Healthcare in Cuba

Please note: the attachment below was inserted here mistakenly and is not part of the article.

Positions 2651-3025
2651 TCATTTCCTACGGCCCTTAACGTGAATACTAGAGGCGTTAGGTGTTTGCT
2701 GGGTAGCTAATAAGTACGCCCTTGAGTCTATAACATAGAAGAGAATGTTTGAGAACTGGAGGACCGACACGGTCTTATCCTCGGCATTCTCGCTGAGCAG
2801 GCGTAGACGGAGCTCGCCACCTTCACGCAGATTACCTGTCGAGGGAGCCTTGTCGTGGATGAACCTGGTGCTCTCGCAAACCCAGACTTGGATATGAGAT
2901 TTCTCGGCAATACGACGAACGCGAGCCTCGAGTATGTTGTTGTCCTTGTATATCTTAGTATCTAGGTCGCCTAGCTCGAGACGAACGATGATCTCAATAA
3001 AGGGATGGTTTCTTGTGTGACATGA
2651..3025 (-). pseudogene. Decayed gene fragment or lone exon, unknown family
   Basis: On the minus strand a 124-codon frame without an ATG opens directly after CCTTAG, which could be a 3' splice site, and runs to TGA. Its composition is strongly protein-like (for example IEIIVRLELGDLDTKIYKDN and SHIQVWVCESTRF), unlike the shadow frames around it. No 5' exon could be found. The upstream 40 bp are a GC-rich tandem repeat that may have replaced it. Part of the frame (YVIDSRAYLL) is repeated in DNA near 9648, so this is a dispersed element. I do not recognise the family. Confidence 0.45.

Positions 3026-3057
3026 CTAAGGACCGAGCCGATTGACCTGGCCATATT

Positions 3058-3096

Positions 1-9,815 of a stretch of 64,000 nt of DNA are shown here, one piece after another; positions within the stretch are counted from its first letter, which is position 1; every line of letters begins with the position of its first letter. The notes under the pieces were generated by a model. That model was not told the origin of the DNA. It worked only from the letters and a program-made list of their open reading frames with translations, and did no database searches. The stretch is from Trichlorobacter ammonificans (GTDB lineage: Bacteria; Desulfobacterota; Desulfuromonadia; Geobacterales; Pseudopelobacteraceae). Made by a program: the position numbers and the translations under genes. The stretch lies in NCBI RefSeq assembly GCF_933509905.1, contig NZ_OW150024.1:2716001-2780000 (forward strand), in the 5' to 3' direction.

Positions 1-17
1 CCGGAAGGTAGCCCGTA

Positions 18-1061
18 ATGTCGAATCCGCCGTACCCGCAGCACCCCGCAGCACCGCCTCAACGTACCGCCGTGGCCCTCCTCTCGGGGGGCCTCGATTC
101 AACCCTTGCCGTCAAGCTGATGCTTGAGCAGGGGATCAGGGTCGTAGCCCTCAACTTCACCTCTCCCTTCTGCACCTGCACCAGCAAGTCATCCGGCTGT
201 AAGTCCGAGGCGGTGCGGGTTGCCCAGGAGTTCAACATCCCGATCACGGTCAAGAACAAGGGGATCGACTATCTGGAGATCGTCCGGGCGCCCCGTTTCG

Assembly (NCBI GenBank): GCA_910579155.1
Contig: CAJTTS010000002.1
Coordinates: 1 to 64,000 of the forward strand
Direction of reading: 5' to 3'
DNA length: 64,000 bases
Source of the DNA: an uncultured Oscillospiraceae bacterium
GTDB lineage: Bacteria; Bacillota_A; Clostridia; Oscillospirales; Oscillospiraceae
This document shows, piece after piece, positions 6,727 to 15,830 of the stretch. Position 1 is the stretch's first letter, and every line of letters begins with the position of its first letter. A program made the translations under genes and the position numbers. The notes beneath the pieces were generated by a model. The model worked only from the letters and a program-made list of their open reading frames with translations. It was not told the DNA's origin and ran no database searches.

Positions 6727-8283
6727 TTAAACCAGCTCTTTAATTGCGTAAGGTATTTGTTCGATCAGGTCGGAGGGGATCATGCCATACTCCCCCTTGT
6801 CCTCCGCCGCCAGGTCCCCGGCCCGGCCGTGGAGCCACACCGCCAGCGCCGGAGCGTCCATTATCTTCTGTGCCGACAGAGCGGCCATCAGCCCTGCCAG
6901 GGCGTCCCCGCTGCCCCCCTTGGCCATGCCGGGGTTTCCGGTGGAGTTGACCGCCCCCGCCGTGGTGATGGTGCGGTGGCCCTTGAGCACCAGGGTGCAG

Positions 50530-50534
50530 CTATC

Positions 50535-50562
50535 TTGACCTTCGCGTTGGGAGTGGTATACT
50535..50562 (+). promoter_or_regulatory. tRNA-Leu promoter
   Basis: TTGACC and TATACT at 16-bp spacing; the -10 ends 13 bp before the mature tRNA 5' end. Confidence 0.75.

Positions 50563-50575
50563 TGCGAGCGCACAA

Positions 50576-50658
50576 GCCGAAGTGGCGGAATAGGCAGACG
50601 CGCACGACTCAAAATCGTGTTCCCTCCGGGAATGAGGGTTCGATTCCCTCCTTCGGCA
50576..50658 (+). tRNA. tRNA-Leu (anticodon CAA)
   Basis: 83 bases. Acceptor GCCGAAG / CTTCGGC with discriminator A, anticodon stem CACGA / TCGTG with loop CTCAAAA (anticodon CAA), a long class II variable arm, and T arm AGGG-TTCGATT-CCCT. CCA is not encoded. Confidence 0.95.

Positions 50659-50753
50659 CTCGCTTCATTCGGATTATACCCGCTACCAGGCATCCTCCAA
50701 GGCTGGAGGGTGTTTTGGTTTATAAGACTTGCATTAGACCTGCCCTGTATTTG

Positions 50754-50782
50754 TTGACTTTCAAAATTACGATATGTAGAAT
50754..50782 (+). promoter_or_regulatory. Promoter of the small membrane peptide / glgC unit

The Cuban government operates a national health system and assumes fiscal and administrative responsibility for the health care of all its citizens. No private hospitals or clinics are permitted. The present Minister for Public Health is José Ramón Balaguer. An overall worsening in terms of disease and infant mortality rates was observed in the 1960s, as the US embargo against Cuba began to take effect. Recovery occurred by the 1980s. Things have since improved considerably. AIDS is only one-sixth as common on a per-capita basis than in the United States. Like the rest of the Cuban economy, Cuban medical care suffered following the end of Soviet subsidies in 1991; the stepping up of the embargo at this time also had an effect. Cuba has one of the highest life expectancy rates in the region, with the average citizen living to 77.45 years old (just under the United States' 78.11 years. Challenges include relatively low pay of doctors (physicians are paid only 15 dollars a month), poor facilities, poor provision of equipment, and frequent absence of essential drugs. Cubans often rely on sociolismo and corruption.